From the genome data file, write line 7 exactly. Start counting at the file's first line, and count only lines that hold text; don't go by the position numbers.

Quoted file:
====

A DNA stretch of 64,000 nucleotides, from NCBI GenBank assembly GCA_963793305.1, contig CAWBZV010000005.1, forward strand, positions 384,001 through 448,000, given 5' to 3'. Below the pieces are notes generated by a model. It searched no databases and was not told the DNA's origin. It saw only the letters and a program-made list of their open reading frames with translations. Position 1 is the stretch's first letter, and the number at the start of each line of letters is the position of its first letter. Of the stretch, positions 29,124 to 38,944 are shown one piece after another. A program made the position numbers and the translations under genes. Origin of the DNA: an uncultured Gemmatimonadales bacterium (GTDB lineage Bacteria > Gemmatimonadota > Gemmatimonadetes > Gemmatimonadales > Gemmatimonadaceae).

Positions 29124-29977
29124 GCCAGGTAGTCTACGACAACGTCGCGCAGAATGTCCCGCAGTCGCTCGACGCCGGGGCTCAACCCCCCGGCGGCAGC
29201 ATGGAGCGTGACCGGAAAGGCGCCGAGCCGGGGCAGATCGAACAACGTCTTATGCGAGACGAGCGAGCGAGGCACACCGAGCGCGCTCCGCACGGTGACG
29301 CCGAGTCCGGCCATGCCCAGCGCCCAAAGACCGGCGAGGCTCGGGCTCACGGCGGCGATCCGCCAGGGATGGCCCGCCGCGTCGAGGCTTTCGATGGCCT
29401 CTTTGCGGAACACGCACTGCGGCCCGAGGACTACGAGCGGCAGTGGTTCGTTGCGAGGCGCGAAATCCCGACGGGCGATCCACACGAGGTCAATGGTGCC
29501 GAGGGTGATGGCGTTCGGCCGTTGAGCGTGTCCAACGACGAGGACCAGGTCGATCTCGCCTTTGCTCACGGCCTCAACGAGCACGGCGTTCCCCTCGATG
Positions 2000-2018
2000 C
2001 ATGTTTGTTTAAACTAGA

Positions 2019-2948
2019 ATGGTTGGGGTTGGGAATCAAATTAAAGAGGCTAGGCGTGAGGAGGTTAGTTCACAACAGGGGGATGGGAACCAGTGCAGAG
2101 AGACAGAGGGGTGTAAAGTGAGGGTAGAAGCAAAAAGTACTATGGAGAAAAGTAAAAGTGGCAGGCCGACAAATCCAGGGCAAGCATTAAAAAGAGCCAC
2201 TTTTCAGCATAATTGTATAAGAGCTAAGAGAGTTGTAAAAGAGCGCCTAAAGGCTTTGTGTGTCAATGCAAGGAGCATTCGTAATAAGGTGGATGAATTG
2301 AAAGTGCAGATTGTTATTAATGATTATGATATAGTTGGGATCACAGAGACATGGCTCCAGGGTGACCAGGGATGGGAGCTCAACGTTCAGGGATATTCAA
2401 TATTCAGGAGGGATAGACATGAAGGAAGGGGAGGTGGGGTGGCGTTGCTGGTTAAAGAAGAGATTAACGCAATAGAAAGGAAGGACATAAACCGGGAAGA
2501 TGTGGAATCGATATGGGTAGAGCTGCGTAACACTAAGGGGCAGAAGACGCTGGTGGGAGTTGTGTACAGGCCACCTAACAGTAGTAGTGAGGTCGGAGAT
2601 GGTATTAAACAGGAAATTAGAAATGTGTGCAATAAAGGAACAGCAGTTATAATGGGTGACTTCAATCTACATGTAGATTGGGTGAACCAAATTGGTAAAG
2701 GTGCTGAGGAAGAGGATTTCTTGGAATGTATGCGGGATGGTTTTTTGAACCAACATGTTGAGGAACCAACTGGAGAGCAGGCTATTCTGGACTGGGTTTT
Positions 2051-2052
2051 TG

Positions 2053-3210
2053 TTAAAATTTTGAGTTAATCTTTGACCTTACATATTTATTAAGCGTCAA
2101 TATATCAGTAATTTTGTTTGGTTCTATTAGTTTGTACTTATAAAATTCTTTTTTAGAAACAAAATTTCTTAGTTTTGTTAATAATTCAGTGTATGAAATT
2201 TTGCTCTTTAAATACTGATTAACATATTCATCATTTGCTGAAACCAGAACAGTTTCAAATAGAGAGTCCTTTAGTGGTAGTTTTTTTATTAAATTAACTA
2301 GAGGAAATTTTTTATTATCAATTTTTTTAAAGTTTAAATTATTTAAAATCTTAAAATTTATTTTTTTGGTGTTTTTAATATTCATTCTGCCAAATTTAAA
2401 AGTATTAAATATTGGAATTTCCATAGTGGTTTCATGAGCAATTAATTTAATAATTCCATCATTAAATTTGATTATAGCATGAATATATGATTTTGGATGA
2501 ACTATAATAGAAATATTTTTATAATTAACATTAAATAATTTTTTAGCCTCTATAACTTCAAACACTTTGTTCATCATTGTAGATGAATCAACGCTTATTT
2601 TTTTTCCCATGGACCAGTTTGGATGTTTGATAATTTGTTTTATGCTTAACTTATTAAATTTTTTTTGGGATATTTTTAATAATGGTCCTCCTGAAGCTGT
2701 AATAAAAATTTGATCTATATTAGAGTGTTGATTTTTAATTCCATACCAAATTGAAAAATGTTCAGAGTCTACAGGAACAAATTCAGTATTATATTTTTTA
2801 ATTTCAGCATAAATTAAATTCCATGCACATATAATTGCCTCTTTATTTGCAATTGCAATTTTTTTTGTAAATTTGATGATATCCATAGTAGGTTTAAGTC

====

29501 GAGGGTGATGGCGTTCGGCCGTTGAGCGTGTCCAACGACGAGGACCAGGTCGATCTCGCCTTTGCTCACGGCCTCAACGAGCACGGCGTTCCCCTCGATG